Lord Combermere's Ghost Photo, Cheshire, England
Located in Cheshire, England the abbey was founded by Benedictine monks in 1133 and later became the Seat of Sir George Cotton KT, Vice Chamberlain to the household of Prince Edward, son of Henry VII. Sir Stephen Cotton, a descendant, took the name "Lord Combermere" and after distinguished military service ended up being the Governor of Barbados. He died in 1891 after being hit by a horse drawn carriage.
Sybell Corbet set up her camera with its shutter open for one hour in the manor's library while the entire staff were out at Lord Combermere's funeral, some four miles away. When the plate was developed, the startling image of what looks to be a man's head and upper torso sitting in the chair was immediately noticed. Many of the staff said that the image looked very much like the late lord, and the apparition happened to be sitting in Combermere's favorite chair in the library.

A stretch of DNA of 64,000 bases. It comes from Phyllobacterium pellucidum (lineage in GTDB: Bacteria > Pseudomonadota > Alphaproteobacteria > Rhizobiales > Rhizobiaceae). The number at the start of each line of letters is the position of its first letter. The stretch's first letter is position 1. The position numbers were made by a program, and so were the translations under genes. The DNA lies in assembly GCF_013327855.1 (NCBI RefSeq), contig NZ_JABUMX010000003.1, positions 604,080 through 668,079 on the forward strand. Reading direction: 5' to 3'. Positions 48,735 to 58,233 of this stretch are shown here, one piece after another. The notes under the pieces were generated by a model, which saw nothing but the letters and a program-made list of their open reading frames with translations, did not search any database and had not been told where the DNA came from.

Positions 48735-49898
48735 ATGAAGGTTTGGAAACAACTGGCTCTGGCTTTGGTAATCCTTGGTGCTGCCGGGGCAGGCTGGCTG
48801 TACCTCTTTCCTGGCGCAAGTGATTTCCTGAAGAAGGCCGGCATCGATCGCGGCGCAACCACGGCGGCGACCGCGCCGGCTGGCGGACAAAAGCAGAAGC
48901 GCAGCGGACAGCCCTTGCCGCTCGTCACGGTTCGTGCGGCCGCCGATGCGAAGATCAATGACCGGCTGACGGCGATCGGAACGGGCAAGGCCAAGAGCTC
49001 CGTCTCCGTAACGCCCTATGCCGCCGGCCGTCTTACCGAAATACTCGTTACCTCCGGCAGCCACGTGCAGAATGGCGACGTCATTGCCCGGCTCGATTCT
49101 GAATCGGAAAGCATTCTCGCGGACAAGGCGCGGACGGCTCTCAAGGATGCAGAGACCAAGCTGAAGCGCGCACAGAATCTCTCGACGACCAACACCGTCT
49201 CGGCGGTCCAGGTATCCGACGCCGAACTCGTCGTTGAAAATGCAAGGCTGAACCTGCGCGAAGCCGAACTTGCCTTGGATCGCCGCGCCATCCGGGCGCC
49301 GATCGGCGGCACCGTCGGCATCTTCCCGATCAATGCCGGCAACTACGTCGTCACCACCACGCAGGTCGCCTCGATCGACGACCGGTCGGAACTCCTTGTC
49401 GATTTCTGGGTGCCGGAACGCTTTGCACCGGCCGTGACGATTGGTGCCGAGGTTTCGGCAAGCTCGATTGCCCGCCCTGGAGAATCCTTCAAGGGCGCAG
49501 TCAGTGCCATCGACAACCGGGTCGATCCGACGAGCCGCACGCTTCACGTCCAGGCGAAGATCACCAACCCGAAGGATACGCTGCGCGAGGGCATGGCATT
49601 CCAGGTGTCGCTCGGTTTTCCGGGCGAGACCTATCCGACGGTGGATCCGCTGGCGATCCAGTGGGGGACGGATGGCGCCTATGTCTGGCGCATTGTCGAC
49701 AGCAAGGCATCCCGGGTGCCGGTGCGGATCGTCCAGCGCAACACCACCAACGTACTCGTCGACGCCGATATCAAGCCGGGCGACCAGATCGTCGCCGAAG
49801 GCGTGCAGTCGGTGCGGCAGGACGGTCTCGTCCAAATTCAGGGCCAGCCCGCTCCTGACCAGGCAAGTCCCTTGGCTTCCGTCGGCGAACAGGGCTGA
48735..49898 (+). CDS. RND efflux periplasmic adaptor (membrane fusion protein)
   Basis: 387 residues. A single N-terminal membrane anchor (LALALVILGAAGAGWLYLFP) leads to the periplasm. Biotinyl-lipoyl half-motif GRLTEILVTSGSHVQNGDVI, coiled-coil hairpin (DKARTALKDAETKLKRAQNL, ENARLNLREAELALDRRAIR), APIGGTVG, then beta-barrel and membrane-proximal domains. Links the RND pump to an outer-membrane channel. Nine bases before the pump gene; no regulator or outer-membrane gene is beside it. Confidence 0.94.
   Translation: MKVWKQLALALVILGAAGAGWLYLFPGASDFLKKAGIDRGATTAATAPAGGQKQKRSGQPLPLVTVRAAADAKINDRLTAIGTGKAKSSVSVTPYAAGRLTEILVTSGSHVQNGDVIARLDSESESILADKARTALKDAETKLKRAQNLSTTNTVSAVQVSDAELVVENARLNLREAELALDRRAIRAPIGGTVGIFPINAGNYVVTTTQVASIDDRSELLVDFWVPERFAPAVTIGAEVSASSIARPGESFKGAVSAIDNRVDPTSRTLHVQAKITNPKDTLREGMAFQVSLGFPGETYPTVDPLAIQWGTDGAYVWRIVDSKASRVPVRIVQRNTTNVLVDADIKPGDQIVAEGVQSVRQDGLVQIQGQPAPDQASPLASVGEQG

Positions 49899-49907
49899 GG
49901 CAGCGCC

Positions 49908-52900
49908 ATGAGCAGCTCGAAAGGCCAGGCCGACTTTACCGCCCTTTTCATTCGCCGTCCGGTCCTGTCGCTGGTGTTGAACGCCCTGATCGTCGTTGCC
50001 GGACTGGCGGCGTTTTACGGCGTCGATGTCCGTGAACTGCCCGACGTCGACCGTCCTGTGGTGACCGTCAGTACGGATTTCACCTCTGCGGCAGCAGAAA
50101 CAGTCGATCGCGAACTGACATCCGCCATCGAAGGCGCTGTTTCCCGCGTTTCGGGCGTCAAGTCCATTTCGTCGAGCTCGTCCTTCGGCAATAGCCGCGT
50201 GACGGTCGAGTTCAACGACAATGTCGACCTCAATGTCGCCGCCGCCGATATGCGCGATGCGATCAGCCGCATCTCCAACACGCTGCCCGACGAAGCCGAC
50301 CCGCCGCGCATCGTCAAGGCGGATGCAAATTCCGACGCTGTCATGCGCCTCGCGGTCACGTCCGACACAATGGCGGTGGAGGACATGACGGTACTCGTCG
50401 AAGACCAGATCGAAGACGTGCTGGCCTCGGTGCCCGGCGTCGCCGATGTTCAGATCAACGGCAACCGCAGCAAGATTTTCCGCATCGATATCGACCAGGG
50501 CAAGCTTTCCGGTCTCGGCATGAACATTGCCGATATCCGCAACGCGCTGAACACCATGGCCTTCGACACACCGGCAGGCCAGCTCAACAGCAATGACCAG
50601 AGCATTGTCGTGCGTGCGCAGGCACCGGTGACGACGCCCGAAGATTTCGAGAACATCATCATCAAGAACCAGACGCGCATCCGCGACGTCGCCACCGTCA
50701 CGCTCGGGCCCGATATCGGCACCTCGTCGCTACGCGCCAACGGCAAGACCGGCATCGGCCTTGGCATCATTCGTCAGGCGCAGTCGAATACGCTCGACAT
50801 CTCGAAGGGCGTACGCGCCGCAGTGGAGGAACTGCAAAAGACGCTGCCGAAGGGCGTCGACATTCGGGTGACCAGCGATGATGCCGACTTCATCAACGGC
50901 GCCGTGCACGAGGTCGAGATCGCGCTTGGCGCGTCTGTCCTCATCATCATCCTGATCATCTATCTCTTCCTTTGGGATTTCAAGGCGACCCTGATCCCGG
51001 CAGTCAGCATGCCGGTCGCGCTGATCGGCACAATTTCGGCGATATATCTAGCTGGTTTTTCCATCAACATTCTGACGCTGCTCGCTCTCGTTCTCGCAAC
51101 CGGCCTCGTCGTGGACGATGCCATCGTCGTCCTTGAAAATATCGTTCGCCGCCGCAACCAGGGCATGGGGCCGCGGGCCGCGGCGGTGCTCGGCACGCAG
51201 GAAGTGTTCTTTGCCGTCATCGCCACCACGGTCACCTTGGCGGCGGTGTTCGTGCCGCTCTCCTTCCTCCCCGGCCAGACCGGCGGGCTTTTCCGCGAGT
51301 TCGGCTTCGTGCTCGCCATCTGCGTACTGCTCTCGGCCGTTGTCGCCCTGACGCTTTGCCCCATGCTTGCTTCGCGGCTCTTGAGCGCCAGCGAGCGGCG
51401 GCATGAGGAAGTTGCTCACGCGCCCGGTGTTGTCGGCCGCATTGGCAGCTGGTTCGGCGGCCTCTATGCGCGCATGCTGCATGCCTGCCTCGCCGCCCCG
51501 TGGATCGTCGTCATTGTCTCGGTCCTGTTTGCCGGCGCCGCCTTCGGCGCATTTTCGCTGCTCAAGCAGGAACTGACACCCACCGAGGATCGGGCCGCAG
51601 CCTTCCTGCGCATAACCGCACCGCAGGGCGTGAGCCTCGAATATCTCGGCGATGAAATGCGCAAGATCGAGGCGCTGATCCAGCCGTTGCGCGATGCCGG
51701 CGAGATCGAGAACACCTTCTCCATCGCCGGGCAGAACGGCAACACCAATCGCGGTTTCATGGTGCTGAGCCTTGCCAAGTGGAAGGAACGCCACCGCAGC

It is thought by some that during that time a servant might have come into the room and sat briefly in the chair, creating the transparent image. This idea was refuted by members of the household, all testifying that they were all attending Lord Combermere's funeral.
Sir William Barrett, who investigated the case and reported on it in the Journal of the Society for Psychical Research (December 1895), was not satisfied. Working on the theory that a manservant may have come in and seated himself in the chair, he took a test photograph and got a picture that was almost a duplicate of the Combermere photograph.
The matter seemed ended, but, as he told in his book On the Threshold of the Unseen in 1918, some time later he received a letter from Lord Combermere's daughter-in-law about the photograph. She said "The face was always too indistinct to be quite convincing to me, though some of his children had no doubt at all of the identity. I may add, none of the menservants in the house closely resembled the figure and were all young men who were all attending the funeral."